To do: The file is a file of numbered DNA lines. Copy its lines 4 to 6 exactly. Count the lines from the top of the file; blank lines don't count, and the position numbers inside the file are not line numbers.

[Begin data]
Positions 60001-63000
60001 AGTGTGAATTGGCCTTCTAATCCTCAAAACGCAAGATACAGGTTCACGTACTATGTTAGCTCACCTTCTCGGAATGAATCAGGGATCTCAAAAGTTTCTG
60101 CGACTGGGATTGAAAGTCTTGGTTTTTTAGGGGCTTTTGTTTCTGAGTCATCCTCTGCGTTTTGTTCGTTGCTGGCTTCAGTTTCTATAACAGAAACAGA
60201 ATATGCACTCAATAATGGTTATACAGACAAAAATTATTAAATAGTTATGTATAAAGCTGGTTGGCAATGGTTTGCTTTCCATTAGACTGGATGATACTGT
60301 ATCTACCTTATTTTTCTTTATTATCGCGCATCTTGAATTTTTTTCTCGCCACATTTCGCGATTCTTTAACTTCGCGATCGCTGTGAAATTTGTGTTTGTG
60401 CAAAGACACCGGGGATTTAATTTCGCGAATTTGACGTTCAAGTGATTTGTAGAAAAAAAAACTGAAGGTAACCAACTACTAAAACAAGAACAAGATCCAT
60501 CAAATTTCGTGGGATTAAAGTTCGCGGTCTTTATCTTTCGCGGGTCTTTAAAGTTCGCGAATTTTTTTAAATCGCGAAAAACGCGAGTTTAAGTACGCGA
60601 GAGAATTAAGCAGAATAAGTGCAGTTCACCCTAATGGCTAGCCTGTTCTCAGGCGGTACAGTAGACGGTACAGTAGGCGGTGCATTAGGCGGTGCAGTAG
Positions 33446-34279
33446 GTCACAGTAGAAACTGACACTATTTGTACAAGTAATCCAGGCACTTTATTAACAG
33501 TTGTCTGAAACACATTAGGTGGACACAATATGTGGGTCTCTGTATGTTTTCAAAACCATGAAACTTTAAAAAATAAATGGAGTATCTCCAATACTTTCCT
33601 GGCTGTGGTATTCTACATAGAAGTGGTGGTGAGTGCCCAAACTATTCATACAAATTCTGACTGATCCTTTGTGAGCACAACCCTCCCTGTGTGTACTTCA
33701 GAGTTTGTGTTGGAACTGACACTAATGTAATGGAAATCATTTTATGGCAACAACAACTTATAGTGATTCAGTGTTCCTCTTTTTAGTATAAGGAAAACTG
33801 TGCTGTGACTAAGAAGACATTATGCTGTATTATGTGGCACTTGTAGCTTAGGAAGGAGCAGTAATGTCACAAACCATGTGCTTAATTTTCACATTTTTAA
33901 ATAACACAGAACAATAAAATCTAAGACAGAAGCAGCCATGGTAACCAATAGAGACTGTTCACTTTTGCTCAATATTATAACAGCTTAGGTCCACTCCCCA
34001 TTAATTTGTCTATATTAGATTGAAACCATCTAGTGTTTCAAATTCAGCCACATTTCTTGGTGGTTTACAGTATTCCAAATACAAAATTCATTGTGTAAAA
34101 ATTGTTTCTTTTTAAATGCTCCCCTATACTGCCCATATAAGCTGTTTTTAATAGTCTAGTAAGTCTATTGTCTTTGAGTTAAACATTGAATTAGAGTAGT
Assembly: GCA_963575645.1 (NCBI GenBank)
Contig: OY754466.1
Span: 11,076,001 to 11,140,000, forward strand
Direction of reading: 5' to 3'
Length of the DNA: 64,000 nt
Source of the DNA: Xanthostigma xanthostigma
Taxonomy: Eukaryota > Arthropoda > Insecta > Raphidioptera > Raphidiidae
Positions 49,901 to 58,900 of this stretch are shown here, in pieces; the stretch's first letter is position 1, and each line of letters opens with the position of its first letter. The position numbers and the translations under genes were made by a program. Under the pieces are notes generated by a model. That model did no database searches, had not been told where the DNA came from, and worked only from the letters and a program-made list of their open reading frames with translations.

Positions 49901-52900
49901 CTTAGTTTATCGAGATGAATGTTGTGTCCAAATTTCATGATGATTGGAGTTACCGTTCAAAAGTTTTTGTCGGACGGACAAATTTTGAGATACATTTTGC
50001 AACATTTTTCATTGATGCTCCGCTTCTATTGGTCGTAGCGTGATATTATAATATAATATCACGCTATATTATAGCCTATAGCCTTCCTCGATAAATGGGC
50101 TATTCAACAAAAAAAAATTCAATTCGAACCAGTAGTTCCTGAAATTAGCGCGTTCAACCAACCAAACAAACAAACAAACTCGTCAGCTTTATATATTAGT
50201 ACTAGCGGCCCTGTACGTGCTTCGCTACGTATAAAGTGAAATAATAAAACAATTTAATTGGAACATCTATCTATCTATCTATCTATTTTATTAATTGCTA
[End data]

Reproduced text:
60201 ATATGCACTCAATAATGGTTATACAGACAAAAATTATTAAATAGTTATGTATAAAGCTGGTTGGCAATGGTTTGCTTTCCATTAGACTGGATGATACTGT
60301 ATCTACCTTATTTTTCTTTATTATCGCGCATCTTGAATTTTTTTCTCGCCACATTTCGCGATTCTTTAACTTCGCGATCGCTGTGAAATTTGTGTTTGTG
60401 CAAAGACACCGGGGATTTAATTTCGCGAATTTGACGTTCAAGTGATTTGTAGAAAAAAAAACTGAAGGTAACCAACTACTAAAACAAGAACAAGATCCAT